I was delighted to hear about the formation of ASIF, the Australian Science and Innovation Forum. As our Chief Scientist has often said, Australia does have terrific pockets of innovation and some great programs but our issue is to see these things happening at a larger scale. I hope ASIF proves to be another catalyst to getting that scale-up happening.
In my opinion, we do have a cultural problem in Australia in terms of innovation. But the nature and level of that cultural problem is overblown and sometimes used as an excuse. My actual experience is that the scientists I meet really do want to make the biggest possible difference to society with their work. That’s why they do what they do.
ASIF is giving a voice and some more experience to some of those brilliant people. Some State governments are getting on with really good new programs that are going to have big impacts. Victoria, for example deserves lots of praise for the voucher scheme and the three-year postdoctoral fellowships that allow for two years overseas and one back in a company in the State. Let’s see more of these type of programs that cater to the talents out there.
In the Federal sphere, there are some simple measures I think the government would have a very good look at. They wouldn’t cost the budget and they’d make a difference to the innovation environment in the country. A pretty small package of reforms might have a big impact in freeing up capital for early-stage innovation. The capital gains on options in start-up companies is a lose:lose situation. No one issues them because of the tax, so the government gets almost nothing anyway. There’s nothing more portable than an entrepreneur’s mind, so Australia is bleeding opportunity to other jurisdictions. When expansion of the start-up happens, we miss out on the jobs.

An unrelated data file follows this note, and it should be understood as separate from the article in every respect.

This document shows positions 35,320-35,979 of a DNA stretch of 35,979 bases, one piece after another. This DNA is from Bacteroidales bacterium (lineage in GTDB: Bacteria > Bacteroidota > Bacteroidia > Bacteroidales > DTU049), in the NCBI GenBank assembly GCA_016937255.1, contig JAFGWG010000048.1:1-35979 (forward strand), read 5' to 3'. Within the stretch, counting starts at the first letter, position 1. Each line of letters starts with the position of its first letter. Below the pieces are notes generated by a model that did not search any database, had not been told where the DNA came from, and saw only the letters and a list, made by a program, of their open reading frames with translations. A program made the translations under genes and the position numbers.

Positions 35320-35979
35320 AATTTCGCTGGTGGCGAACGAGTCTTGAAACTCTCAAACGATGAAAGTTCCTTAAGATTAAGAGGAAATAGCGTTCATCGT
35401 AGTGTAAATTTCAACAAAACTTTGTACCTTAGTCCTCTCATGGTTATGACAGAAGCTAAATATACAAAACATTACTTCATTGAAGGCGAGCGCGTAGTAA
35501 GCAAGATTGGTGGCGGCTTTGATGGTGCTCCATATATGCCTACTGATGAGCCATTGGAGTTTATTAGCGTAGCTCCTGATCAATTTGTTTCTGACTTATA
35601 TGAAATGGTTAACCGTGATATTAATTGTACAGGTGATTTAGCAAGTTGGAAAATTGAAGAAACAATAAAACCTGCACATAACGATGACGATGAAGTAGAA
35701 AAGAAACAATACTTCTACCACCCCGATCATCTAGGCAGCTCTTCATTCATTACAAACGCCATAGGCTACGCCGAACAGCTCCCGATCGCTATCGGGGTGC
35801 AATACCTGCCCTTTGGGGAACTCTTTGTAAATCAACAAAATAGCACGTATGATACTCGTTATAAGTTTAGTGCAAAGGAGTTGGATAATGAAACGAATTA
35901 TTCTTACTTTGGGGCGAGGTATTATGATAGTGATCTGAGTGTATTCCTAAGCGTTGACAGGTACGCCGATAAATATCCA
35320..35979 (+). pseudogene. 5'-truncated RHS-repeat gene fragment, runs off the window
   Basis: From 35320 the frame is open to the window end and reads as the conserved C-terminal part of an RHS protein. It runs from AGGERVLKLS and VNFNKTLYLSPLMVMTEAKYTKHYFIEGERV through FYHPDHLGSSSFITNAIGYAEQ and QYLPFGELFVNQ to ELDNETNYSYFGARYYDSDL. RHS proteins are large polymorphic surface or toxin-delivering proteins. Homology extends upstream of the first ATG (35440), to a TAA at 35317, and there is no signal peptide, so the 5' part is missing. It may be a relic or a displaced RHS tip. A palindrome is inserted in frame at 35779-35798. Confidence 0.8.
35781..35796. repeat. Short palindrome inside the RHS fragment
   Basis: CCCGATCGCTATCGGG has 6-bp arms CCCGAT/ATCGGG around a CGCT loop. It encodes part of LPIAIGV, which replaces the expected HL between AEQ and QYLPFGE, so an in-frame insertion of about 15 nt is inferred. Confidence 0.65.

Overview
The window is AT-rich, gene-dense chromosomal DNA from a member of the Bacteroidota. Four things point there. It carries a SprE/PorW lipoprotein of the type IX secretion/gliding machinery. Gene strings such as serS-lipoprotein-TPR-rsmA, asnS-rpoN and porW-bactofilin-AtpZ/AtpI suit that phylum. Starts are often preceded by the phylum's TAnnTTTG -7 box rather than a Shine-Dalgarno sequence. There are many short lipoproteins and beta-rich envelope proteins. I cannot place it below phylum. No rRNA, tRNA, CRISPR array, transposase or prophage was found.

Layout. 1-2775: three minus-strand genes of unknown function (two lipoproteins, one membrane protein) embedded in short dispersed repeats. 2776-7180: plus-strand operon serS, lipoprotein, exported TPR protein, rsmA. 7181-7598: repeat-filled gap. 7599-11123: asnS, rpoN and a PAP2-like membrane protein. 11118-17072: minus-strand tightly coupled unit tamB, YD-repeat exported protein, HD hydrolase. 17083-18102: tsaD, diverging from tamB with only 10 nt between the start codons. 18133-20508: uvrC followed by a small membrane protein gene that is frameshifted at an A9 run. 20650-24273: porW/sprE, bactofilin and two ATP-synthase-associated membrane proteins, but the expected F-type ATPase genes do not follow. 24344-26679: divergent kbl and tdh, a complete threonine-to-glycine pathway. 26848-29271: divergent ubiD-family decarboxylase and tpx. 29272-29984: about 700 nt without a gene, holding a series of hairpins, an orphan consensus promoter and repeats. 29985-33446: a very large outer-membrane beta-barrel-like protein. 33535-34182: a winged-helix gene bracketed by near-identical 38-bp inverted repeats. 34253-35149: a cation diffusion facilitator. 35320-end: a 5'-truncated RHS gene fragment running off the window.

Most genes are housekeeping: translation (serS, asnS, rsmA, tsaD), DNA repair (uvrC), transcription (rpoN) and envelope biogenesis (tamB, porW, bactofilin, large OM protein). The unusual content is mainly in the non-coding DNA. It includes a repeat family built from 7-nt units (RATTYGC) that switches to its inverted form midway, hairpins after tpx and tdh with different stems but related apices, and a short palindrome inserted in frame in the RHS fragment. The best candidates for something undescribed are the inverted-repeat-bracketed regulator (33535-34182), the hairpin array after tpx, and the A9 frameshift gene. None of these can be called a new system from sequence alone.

Just like not letting people ride bikes without helmets or make phone calls on tarmacs, we seem to assume the worst will happen – we have become too risk averse as a nation. This applies to our capital raising rules. For example, I can bet as much as I like online on a horse race, but crowd sourcing finance for a start-up – no way. President Obama loosened up crowd sourced funding back in the financial crisis. It should be possible to have a modern system that provides safeguards but encourages entrepreneurship.
If technologists get better at developing viable projects and the government frees up the ability to invest, then surely we would get more of the Australian pool of superannuation capital investing in early stage ventures. We don’t even need to convince the big funds – hundreds of billions is in self-managed funds, often with people who have excess capital for retirement.
In June, Chinese President Xi Jinping stressed the need for China to speed up its move to becoming an innovative economy, saying the direction is “innovation, innovation and innovation”. Australia needs to form a national compact to move even quicker and it is great to see ASIF up and running with this intent. Those of us with any capacity to support science entrepreneurs should give them every possible support.
Tony Peacock is CEO of the Cooperative Research Centres Association. He is undertaking a Monash University Churchill Fellowship in early 2015 on best practice in university-business relationships. The views expressed by the author do not necessarily reflect the opinions and views of ASIF.